I’d add in that I think that the way various boards interact with your opponent’s range will also impact your equity realization. Even if you come up with assumed EV for each hand pre-flop, that EV will drastically change after the flop lands, and that better understanding how this shifts on different board types is probably what starts to distinguish strong players from very strong players, from very very strong players, from (well… you get it).

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LOL - the tag-line of this Forum.

There may be a way to do more precise calculations but I’m practical and lazy. I’ll go off the data collected by others and adjust on the fly depending on the players at my table. Will I realize 57% equity with ATo OOP vs a range (that I don’t actually know) facing a player with a solid standard strategy (don’t know that either) or not? I don’t know and I don’t think its that important to know with any great deal of precision. Its enough to know that it grossly under realizes in “the standard game”. Now its up to me to decide whether it is still profitable - facing any number of raise sizes from a nearly infinite variety of actual opponents.

This is a really really hard game with more variables than we could list. Back in the days when I was developing equity valuation models, it became clear that the law of diminishing returns came into play very quickly. The bulk of explanatory power came with maybe 6 or 7 variables. Adding more helped at the margins but not enough to justify the resources necessary to incorporate them.

I think the same thing applies to poker. EQr is one of the more important variables and players would be wise to understand it when constructing ranges. Understanding the concept of EQr and the largest factors that come into the equation will give a player most of the benefits. If they want to go through categories of hands that under or over realize equity in the most common spots, they could derive extra value. After that, its probably wasted effort at all but the most competitive games. I’d use mass data to get a feel for what’s going on and why and try to incorporate that information to my overall strategy.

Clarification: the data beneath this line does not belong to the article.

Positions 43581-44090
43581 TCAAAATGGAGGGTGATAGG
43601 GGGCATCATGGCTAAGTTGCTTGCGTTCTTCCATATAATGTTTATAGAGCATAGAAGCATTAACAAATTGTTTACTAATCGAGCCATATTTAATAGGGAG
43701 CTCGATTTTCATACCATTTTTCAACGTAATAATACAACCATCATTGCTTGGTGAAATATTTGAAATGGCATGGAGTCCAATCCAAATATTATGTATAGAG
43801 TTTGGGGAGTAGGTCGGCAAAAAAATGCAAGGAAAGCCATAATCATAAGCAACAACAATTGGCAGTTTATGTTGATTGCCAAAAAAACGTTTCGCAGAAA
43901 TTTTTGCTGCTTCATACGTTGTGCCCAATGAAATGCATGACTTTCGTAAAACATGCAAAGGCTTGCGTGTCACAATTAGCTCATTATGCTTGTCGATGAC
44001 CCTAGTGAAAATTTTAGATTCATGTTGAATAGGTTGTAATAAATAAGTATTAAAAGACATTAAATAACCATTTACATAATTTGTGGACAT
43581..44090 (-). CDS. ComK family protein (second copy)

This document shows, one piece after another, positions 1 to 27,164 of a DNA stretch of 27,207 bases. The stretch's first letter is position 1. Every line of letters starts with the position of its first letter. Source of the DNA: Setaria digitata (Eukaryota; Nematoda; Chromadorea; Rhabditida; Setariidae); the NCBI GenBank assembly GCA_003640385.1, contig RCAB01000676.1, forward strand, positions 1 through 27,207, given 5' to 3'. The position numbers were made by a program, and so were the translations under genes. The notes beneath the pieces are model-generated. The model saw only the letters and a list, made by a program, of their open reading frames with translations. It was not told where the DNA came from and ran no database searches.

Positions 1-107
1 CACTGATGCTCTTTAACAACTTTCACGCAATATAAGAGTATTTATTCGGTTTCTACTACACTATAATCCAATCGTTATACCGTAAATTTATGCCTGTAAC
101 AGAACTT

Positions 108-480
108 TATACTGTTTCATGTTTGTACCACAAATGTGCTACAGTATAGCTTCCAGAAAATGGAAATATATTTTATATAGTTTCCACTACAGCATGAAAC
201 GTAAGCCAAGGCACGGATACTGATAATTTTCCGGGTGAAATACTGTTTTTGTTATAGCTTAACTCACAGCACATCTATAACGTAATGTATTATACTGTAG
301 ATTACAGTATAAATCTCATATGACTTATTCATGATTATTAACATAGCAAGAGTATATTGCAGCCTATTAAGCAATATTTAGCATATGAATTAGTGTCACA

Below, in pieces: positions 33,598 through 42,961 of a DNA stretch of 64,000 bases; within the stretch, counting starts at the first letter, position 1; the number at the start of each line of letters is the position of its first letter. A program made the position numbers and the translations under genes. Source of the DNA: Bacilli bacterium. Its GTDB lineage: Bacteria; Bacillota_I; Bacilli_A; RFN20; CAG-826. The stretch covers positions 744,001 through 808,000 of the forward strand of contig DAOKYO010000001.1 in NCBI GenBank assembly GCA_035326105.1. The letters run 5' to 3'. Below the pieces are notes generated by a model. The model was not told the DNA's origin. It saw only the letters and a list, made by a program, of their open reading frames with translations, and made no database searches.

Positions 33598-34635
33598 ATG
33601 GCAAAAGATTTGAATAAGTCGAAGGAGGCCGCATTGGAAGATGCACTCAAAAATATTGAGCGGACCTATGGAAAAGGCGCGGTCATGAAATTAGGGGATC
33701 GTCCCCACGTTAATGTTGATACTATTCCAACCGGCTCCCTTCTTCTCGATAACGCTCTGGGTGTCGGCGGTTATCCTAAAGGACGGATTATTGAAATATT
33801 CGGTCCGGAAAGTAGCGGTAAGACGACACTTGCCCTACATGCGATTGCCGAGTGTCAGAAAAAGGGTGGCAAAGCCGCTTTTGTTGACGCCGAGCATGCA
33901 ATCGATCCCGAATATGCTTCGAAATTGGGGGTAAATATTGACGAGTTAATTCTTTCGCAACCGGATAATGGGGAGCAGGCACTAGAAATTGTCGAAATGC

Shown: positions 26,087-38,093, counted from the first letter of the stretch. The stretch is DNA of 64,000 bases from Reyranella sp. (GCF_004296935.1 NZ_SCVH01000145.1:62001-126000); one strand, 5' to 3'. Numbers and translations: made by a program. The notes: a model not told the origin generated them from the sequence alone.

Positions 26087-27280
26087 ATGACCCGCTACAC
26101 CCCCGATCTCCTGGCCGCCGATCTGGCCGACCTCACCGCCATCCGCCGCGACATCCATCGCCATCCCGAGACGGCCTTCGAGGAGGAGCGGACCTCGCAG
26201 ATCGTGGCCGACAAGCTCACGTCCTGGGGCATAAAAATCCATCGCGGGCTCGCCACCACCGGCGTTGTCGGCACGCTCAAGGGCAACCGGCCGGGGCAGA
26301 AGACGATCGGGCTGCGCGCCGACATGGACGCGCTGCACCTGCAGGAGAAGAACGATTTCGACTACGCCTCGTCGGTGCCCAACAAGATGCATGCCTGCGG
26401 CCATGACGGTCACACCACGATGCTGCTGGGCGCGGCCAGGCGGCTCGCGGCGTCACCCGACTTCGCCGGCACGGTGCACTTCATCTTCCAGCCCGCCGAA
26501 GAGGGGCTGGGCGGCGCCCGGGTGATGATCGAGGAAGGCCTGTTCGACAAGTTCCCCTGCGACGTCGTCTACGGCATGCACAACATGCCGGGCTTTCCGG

Don’t lose sight of the forest for the trees :slight_smile:


Right, this is why I would never undertake this personally. My idea is to goad someone else into doing the work, enjoy the benefits of said work, and do my very best to take all the credit when the work is done. I don’t mind wasting as many other people’s time resources as needed to accomplish this goal.

Judging from your last post, you don’t think you are smart enough to do the calculations, which is fine. FYI, I think you are a pretty smart fella, and would urge you not to underestimate yourself!




This is one of the great dilemmas of poker.

22 is a slight favorite to beat AK over 5 cards in a heads-up match, but is much more likely to lead at the flop. 22 will lead at the flop 2/3 of the time.

So can AK call a shove from 22 having missed the flop?

Of course the danger for 22 is not that opponent has AK, but that opponent has ANY pocket pair, which will be way ahead of 22 at the flop 6 times out of 7.

However, in RP MTTs it will be relatively rare, especially at early blind levels for a pot to be a heads-up match. 22 is looking a lot worse if it is against AK and JT as now the boot is on the other foot as two times out of three 22 will be behind at the flop and if 22 does shove the flop JT, if it has an open ended draw might have as many as 14 outs on each street, and maybe more outs if suited and a suit card comes on the turn, giving an additional 4-6 outs on the river, versus only 2 outs for 22.

(Obviously this is just an approximation.)

The advantage of AK is that if you DO make a pair on the flop, then you know that you have top pair top kicker and you may imperil the entire stacks of dominated hands like AQ or KQ that will not easily give up the hunt.